Whiskey Island (2000) introduced a large Irish-American family, including the three Donaghue sisters who share ownership of the historic Whiskey Island Saloon in"/>
 

THE PARTING GLASS

Emilie Richards, Author
Emilie Richards, Author . Mira $23.95 (464p) ISBN 978-1-55166-709-6
Reviewed on: 07/14/2003
Release date: 07/01/2003
Mass Market Paperbound - 528 pages - 978-0-7783-2047-0
Mass Market Paperbound - 520 pages - 978-0-7783-2438-6
Peanut Press/Palm Reader - 528 pages - 978-1-4268-2905-5
Open Ebook - 400 pages - 978-1-4603-0299-6
Open Ebook - 1 pages - 978-1-283-66354-0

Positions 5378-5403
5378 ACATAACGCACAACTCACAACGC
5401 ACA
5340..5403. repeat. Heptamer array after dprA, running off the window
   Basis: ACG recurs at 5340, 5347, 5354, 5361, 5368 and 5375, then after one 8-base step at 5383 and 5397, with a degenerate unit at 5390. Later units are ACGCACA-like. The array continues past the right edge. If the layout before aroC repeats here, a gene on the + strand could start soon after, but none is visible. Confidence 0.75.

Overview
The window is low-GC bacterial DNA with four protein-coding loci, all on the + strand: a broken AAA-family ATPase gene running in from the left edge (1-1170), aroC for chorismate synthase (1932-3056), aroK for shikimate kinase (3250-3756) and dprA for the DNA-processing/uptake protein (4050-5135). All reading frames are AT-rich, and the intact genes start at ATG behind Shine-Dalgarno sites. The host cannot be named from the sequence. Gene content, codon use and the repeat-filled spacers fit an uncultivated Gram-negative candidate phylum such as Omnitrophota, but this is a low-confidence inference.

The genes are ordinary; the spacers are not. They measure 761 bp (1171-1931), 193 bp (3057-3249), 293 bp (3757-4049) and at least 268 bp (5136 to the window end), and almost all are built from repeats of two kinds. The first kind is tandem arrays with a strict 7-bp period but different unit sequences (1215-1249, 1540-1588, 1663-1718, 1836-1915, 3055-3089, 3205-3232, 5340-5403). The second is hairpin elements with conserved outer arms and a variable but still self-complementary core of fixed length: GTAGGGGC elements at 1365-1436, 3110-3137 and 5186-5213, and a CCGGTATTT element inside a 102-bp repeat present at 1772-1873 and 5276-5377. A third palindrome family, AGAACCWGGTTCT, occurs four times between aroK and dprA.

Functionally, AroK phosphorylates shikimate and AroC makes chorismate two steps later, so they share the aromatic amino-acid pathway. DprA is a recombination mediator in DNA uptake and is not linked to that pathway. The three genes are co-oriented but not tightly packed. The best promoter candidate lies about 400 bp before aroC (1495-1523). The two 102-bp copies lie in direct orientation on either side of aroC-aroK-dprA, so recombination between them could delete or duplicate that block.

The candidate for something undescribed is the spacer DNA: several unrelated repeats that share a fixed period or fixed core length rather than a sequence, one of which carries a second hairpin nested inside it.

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Whiskey Island (2000) introduced a large Irish-American family, including the three Donaghue sisters who share ownership of the historic Whiskey Island Saloon in Cleveland overlooking Lake Erie. In this sequel, Megan, the eldest, runs the business and is about to tie the knot with Nick, an ex-priest who works with troubled adolescents; Casey, newly married, is happily pregnant; and Peggy, the youngest, is a single mother who has interrupted her medical studies to care for infant son Kieran, recently diagnosed as autistic. During Megan's gala wedding reception at the saloon, a tornado strikes and the guests are trapped. Luckily, Megan's father remembers the secret tunnel constructed during Prohibition (to accommodate bootleggers) through which the guests crawl to safety. The narrative shifts to a tiny village in Ireland where Peggy has been invited to stay with elderly cousin Irene. Irene's remote cottage is ideal for the rigorous therapy Peggy plans for Kieran, and Irene hopes that the Donaghue sisters may help her solve the mystery of her father's death—he had emigrated to Cleveland. Meanwhile, Peggy is grudgingly attracted to handsome but dour Finn O'Malley, formerly the village physician, who gave up his practice after a tragic accident decimated his family. In Cleveland, restoration of the saloon is in progress but Megan's unhappiness in her new marriage drives her to join Peggy in Ireland. When Casey also arrives, Irene and the three sisters fit the puzzling pieces of their lineage together. A bit of Irish humor might have made this melodramatic tale an easier read, but Richards's heartfelt paeans to love and loyalty sweeten the mix. (July)

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